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Apples

Fishing slump??

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Yesterday was the fifth time in a row that I have gone fishing and not caught a thing. Each time I've been out for at least 3 hours in the mornings. I throw everything at them, senkos, frogs, crankbaits, etc. Nothing. Has anyone else experienced a slump like this? If so, how did you get out of it? I love fishing but it's very discouraging when you go out that many times and don't catch a thing. Any suggestions? Thanks

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Welcome aboard!

We all suffer slumps here and there.
Part of the sport. Just keep plugging
away and maybe try slowing down 
your presentation a little, too. Often
that's a solution when bass aren't
seemingly in the mood for fast stuff.

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Where in Sacramento are you fishing?  The river?  Folsom Lake?  I'm assuming if you've gone five times in a row without a bite, that you're not fishing the exact same spot each time?  Keep moving and explore new water and look for some new places where the fish might be grouped up.

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electroshocking is a very underutilized fishing tactic in my humble opinion.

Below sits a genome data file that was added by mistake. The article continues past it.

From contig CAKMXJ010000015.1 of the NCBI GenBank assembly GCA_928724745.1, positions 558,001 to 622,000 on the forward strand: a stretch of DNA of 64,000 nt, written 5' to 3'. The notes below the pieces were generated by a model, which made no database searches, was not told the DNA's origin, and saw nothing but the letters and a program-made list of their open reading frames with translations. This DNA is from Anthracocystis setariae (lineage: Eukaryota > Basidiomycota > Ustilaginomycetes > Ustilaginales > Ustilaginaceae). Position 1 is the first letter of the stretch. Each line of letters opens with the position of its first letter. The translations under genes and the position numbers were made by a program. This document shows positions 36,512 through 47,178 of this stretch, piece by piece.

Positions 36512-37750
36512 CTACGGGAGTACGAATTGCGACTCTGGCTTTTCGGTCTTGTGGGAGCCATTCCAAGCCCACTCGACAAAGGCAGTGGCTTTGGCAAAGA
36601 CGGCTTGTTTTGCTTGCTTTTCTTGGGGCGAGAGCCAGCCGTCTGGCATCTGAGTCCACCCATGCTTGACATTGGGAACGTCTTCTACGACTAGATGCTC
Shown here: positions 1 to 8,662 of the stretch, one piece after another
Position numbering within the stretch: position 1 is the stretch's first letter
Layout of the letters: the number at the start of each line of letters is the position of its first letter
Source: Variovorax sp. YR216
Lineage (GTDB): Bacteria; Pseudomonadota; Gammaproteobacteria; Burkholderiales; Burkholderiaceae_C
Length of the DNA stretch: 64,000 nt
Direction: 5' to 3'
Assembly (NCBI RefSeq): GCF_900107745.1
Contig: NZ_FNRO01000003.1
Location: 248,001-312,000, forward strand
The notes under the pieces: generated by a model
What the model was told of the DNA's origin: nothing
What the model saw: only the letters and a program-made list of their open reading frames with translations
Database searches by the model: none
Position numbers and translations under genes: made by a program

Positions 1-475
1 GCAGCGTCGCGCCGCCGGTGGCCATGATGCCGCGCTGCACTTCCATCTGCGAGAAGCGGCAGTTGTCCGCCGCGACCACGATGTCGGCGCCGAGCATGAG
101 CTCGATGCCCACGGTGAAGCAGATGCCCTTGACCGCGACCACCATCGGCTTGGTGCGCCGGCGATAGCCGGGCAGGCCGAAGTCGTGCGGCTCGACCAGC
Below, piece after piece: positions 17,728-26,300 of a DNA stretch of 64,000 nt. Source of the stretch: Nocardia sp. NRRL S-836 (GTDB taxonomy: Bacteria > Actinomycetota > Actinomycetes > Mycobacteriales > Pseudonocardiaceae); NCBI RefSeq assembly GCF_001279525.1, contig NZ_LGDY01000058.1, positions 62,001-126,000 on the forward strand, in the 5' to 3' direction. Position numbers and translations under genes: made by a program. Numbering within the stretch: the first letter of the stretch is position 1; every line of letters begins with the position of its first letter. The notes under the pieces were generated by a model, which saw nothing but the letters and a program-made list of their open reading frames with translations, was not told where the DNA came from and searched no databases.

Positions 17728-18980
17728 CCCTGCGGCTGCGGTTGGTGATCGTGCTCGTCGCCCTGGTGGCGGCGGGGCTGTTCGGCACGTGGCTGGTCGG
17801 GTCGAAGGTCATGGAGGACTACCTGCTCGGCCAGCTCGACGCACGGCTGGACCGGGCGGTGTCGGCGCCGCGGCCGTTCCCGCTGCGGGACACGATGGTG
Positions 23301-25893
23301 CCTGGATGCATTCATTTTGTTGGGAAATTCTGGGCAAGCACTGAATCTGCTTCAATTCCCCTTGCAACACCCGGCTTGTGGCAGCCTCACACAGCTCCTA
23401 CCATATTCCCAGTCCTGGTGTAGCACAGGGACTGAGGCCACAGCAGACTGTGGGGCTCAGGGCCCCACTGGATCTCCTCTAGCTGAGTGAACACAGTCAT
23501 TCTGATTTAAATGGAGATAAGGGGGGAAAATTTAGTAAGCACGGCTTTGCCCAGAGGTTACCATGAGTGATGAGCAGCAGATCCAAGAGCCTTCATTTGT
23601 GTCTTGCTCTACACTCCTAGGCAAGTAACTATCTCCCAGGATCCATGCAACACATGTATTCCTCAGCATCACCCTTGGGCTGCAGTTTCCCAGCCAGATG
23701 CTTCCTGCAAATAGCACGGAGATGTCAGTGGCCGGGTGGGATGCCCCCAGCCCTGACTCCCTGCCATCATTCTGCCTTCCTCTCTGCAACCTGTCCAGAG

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The dog days of Summer is what this period is called for a good reason. The summer transition between post spawn the bass are adjusting to ecosystem with lots of young of the year prey, water temperatures rising, aquatic plant growth booming and in some lakes water levels may be changing. Add increased summer recreational boating traffic increasing, there is lot going on in the basses world and we must make adjustments to where and how we fish.

The simple truth is you can't catch inactive bass or bass that are not located where you are fishing. You need to change the location or time you fish.

Do you fish from a boat or shore bound?

Tom

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7 hours ago, YoTone said: